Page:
If all goes well, it’ll mark the first time that SpaceX has recovered so many parts of its vehicle following a launch, catching them all before they hit the ocean. While SpaceX has been fairly consistent with landing its rockets after each flight, the company has just started seeing some success with catching the rocket’s nose cone, also known as the payload fairing. But SpaceX has only had the capability to catch part of the fairing after each flight. That could change today.

The fairing is the bulbous structure that sits on top of the rocket to protect the satellite payload during the ascent to space. Once the vehicle has made it past the bulk of Earth’s atmosphere, the fairing breaks into two pieces and falls back to Earth. Typically, these pieces of the rocket go to waste — something that SpaceX CEO Elon Musk was not happy about. “Imagine you had $6 million in cash in a pallet flying through the air, and it’s going to smash into the ocean,” Musk said once during a press conference. “Would you try to recover that? Yes. Yes, you would.”

In an effort to save these expensive pieces of hardware, SpaceX bought a boat and outfitted it with a giant net in order to catch one half of the fairing when it comes back to Earth. At the same time, SpaceX outfitted each fairing half with its own tiny thrusters and guidance system to help them navigate through our planet’s atmosphere. They also have their own parachutes to slow their fall. When timed just right, the netted boat can swoop underneath the descending fairing and catch it before it hits the ocean.

For a handful of recent launches, SpaceX has been able to catch one of the fairing halves after takeoff — not both. But that’s mostly because the company only had one boat with a giant net. Now, SpaceX has two vessels — named Ms. Tree and Ms. Chief — which will work in tandem to catch both fairings after today’s mission.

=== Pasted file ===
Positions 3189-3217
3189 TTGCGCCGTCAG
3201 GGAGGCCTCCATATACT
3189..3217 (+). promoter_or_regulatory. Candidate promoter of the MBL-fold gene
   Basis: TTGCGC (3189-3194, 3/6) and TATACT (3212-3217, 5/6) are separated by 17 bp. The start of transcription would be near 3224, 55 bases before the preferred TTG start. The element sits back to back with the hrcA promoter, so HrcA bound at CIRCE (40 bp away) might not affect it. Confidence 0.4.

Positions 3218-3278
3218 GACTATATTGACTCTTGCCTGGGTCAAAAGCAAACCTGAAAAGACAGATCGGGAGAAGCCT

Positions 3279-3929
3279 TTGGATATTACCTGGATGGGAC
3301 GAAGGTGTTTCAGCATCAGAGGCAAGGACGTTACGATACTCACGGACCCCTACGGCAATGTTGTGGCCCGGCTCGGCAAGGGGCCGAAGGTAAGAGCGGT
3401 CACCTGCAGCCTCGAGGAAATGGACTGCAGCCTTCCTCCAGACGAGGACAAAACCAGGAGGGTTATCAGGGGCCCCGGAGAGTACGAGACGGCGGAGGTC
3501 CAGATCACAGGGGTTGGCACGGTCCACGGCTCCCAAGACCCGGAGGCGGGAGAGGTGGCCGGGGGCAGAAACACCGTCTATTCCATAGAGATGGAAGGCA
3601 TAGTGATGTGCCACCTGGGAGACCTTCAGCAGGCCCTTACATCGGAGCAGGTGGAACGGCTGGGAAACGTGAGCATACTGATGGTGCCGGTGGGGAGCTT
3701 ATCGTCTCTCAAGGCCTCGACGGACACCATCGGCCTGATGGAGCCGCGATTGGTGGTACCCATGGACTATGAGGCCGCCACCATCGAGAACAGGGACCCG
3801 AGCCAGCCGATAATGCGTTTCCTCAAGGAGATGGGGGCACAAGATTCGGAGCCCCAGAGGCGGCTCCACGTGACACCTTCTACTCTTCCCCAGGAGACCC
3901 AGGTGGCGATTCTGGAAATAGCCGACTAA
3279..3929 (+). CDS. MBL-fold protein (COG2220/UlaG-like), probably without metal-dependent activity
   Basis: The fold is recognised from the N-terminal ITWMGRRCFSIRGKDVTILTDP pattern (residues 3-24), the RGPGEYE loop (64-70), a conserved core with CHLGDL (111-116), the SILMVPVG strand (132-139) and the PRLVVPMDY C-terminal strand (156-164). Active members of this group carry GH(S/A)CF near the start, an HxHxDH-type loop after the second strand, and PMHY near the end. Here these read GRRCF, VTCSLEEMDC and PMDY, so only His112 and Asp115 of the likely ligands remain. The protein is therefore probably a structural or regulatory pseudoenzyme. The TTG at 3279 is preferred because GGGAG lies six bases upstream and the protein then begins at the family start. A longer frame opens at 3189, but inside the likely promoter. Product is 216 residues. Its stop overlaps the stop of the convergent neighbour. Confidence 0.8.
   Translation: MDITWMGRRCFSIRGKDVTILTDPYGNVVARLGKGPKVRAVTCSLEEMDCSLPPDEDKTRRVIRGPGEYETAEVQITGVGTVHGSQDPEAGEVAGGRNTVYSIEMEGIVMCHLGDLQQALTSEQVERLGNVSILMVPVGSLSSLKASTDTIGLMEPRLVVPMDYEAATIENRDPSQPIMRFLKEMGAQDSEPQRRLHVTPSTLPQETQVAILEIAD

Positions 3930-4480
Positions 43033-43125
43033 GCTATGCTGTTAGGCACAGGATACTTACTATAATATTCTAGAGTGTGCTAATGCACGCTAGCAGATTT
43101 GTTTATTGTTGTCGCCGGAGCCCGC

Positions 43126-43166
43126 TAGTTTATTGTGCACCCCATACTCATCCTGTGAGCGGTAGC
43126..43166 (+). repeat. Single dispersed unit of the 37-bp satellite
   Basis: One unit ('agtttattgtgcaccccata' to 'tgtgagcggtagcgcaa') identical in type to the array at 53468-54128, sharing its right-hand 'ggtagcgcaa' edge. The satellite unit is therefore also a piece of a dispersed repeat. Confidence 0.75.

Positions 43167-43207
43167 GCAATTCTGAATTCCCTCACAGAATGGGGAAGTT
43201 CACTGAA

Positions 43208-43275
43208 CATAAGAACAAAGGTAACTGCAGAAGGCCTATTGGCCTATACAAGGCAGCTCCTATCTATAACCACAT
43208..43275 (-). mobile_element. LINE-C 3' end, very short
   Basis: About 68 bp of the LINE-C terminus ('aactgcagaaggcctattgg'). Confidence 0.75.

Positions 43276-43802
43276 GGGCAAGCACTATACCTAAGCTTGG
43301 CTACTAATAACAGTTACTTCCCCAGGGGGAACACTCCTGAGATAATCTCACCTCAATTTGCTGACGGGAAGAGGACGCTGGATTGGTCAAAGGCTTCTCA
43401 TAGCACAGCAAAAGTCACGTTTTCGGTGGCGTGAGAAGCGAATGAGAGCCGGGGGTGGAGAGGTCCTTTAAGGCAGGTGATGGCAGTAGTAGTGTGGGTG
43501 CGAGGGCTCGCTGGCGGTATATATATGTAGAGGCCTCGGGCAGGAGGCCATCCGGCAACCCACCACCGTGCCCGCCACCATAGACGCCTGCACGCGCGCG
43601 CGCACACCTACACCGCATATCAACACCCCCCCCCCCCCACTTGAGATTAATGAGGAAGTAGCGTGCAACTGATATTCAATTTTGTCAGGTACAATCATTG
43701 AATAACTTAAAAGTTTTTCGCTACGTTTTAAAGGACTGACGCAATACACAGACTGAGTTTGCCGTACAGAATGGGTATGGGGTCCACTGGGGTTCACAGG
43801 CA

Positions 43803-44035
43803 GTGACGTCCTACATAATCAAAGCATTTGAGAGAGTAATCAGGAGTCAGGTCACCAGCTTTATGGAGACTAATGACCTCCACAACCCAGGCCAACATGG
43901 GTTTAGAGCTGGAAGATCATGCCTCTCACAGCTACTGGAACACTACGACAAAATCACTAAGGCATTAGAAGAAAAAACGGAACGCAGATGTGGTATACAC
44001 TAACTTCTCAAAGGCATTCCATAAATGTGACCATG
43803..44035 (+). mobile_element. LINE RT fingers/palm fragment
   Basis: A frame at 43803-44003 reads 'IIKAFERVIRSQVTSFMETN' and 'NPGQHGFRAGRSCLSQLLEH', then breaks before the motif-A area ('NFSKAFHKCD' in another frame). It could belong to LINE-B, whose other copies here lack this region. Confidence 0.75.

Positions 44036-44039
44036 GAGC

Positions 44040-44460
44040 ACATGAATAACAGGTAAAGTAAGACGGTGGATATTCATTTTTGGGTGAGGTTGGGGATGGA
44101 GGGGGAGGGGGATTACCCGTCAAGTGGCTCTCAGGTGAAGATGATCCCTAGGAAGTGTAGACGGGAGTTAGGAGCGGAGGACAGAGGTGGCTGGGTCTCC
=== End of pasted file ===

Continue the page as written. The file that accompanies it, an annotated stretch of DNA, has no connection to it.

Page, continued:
As for what’s going up on tonight’s flight, the Falcon 9 rocket is tasked with lofting a dual-use communications satellite called JCSAT-18/Kacific1 to geostationary orbit — a high path 22,000 miles above the Earth’s equator where satellites follow the rotation of the planet. The JCSAT-18 portion of the satellite is meant to provide communication coverage over the Asia-Pacific region for the Japanese SKY Perfect JSAT Corporation. The Kacific1 portion of the satellite will aim to provide communications coverage for areas in Southeast Asia and the Pacific Islands without much access to the internet.

The rocket flying today’s mission has already been to space twice before; it previously sent cargo to the space station once in May and then again in July. Today could mark its third landing following a trip to space. So far, the most SpaceX has reused a single vehicle has been four times, though the company claims the latest version of its Falcon 9 rocket can fly up to 10 times without the need for much refurbishment between launches.

SpaceX’s Falcon 9 is set to launch from the company’s pad at Cape Canaveral Air Force Station in Florida. The company has a launch window that lasts roughly an hour and a half, opening at 7:10PM ET and ending at 8:38PM ET. If, for some reason, the mission cannot get off the ground today, SpaceX can try again at the same time tomorrow, December 17th. So far, the weather seems pretty good for today, with a 90 percent chance that conditions will be favorable, according to the 45th Space Wing that oversees launches from the Cape.

SpaceX’s live coverage will begin about 15 minutes before takeoff, which could change leading up to the launch window. Check out SpaceX’s Twitter for any updates.

Rocket fairing falling from space (higher res) pic.twitter.com/sa1j10qAWi

— Elon Musk (@elonmusk) August 7, 2019


[Reply]
DaFace 05:36 PM 12-16-2019
Launch coming up in about 30 minutes.

Falcon 9 looking gorgeous on the pad ahead of its 7:10pm EST window opening! Lot of haze in the air tonight but should be a great one regardless.

Watch @NASASpaceflight’s live stream here: https://t.co/arVm1aKKXA@ChrisG_NSF & @KSpaceAcademy will be there answering questions! pic.twitter.com/6VQOiCxkpc

— Brady Kenniston (@TheFavoritist) December 16, 2019

[Reply]
Donger 06:06 PM 12-16-2019
SpaceX webcast is live
[Reply]
Donger 06:17 PM 12-16-2019
47 consecutive successful landings? What about that one that landed in the water?
[Reply]